Bernie Burns: Louisiana Elections Via Eyes of Pinsonat
Written by  // Monday, 31 October 2011 14:17 //

Bernie Burns

Is Louisiana smoldering with anger?

Hardly.  Despite the anger throughout the United States, based upon recent election results, the state's political scene is hardly on fire, says Bernie Pinsonat. 

The Louisiana pollster, who this fall managed the campaigns for now-Republican and most likely future Senate President, John Alario and Democrat Gary Smith, responds to questions about the recent elections about Governor Jindal, who won by a landslide vote.   

Now, this edition of "Bernie Burns":

1. Looking back at the recent elections, what are the major themes one can extract?

The democrats continue to suffer because President Barack Obama remains very unpopular in Louisiana.  No democrat occupies a statewide elected position and I do not see this changing any time soon! Democratic state legislators are now the minority party at the state capitol and will not control either the senate or house. The speaker of the house will be a republican and the senate president will also be a republican.

 What an amazing reversal of fortunes in just four years! President Obama is certainly an anchor sinking the fortunes of democrats, but this trend started before he was elected president. The leaders of the democrats in the house and senate are both trial lawyers. Why would any small business in Louisiana feel comfortable supporting or contributing to democrats?  Republican oriented PAC’s have made life miserable for democrats seeking reelection and difficult for a democrat attempting to defeat a republican in an open seat contest – small businesses are the no limit credit cards for these PACs and the Republican Party.  Just ask the incumbent BESE members who had enormous sums of money spent by the business community to defeat them. Trial lawyers and teacher unions are firmly in control of the Democratic Party. The tens of thousands small businesses in Louisiana will continue to fund republicans and literally give next to nothing to democrats! What do I know about this subject? I managed the campaigns for then democrat John Alario (2007) and this cycle democrat Gary Smith. Gary beat his republican opponent sixty to forty. White voters in Gary Smith senate district will vote against President Obama next year by eighty plus percent and yet Gary still won as a democrat. All of Gary’s fund raising efforts came from his efforts not from any party’s effort. Same for Senator Alario – in both of these campaign I saw tons of money pour into the republican opponents efforts from PAC’s and the republican party.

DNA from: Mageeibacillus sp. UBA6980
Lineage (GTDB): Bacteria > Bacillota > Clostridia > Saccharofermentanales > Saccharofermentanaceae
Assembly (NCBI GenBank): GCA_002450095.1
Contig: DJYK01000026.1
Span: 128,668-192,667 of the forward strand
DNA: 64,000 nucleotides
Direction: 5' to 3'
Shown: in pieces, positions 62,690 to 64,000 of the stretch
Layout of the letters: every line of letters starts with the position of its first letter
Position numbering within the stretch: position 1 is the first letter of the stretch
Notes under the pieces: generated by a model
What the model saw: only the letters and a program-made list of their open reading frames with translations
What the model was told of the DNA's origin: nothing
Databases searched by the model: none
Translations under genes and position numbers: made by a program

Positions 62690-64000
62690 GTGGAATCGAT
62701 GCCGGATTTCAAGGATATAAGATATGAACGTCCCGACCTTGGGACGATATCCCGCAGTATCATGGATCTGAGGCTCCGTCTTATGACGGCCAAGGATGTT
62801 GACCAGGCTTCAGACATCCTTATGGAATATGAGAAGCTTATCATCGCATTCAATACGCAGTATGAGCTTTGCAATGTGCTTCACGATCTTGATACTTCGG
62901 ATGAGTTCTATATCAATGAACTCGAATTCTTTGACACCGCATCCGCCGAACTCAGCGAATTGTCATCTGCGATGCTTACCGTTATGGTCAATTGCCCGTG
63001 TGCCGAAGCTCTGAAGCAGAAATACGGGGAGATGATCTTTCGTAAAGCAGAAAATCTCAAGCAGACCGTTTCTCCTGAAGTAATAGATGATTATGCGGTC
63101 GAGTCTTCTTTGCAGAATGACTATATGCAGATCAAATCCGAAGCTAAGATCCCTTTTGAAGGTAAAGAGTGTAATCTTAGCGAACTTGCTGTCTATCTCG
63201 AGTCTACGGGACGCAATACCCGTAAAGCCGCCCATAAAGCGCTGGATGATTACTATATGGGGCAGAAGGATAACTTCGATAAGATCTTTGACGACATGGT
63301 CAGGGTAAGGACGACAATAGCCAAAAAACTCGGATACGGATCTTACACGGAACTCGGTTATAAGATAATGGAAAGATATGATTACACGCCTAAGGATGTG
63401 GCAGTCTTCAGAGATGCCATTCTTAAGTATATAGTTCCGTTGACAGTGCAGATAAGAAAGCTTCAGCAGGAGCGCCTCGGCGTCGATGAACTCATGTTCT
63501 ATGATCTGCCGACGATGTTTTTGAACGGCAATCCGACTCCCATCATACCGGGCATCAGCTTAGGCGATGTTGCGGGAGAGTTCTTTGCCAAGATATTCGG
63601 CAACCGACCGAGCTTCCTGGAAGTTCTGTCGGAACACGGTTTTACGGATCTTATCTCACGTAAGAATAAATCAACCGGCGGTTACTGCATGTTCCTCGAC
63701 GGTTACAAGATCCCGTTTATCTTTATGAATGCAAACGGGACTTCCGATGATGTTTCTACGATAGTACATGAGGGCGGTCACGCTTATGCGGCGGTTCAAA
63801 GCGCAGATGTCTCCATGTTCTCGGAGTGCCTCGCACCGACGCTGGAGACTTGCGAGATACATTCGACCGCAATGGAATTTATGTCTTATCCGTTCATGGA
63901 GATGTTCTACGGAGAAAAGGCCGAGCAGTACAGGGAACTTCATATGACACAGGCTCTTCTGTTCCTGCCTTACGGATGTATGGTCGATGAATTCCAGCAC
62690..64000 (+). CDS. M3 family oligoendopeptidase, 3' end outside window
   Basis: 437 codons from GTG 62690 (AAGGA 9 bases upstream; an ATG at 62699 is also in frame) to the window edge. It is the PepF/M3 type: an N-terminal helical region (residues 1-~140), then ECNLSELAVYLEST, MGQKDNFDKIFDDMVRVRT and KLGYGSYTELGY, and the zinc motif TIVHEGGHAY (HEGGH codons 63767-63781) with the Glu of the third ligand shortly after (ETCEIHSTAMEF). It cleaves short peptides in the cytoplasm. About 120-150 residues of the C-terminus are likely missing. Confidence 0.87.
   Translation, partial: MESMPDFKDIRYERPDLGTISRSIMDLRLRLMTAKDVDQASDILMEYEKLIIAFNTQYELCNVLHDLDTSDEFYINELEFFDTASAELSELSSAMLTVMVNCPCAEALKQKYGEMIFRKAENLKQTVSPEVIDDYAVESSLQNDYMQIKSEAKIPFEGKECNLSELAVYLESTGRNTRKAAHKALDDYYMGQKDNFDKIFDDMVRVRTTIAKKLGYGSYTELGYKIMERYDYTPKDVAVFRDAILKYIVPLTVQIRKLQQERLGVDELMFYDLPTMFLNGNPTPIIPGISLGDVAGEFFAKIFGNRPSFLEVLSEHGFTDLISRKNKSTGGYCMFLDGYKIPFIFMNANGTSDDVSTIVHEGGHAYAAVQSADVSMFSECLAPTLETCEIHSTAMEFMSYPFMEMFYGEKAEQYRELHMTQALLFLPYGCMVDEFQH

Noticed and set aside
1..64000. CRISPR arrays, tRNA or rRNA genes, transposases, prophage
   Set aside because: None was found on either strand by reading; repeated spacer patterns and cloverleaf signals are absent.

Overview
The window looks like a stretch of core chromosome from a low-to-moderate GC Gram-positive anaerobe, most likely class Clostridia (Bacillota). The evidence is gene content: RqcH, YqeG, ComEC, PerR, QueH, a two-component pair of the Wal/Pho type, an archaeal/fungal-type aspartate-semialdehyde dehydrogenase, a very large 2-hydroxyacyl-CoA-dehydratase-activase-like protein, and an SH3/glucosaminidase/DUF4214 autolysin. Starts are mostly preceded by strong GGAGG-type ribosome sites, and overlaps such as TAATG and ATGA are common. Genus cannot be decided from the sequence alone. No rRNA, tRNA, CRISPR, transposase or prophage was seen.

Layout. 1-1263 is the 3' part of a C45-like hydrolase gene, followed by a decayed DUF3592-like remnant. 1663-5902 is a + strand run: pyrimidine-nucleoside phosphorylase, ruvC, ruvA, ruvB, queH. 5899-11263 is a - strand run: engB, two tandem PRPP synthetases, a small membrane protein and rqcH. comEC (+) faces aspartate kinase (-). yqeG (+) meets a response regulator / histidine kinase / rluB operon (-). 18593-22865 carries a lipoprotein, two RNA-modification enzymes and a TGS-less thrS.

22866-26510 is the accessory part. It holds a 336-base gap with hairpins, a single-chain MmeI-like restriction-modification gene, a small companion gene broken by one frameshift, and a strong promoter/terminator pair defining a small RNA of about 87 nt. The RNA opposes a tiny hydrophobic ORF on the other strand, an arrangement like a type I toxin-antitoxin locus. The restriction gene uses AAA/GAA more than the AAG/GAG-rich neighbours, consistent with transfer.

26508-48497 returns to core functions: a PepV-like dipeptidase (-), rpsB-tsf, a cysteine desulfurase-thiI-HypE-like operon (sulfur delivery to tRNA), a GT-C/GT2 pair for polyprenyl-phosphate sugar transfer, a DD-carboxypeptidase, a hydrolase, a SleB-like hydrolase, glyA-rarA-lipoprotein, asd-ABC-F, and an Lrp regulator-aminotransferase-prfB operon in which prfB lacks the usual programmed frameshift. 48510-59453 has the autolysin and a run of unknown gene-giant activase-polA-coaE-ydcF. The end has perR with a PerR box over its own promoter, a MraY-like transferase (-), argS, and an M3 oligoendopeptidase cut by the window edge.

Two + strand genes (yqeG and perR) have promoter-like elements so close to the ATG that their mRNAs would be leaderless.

2.  What happened to the pay raise issue? This spring, close to 90 percent of the persons polled considered the issue to be very important.  Were the only casualties Jim Tucker and Joe Labruzzo? 

The pay raise issue turned out not to be the silver bullet that would kill off most incumbents. Representative Labruzzo loss was due to a number of factors. Voters do not tolerate spending lots of your campaign funds for personal expenses / add the pay raise issue and you lose reelection. The pay raise issue definitely hurt Jim Tucker – most were surprised he lost, including me. I was busy with other elections; did not see all the ads these campaigns were producing. Never heard any buzz that either candidate produced a TV ad that was a must see. Apparently Schedler TV was just good enough to win and Tucker’s T V was definitely not good enough to win. Below the governor –the other statewide elected positions are totally media campaigns, not much else counts. Three high profile democrats were targeted by republicans – two won reelection as democrats and one beat his republican opponent to win the senate seat occupied by Joel Chaisson – a democrat and current senate president. All voted for pay raise and all three won. Republican Senators Bob Kostelka and Dale Erdy voted for the pay raise and both incumbents beat republican challengers.  The pay raise was a nuisance – but this vote should not have caused anyone to lose.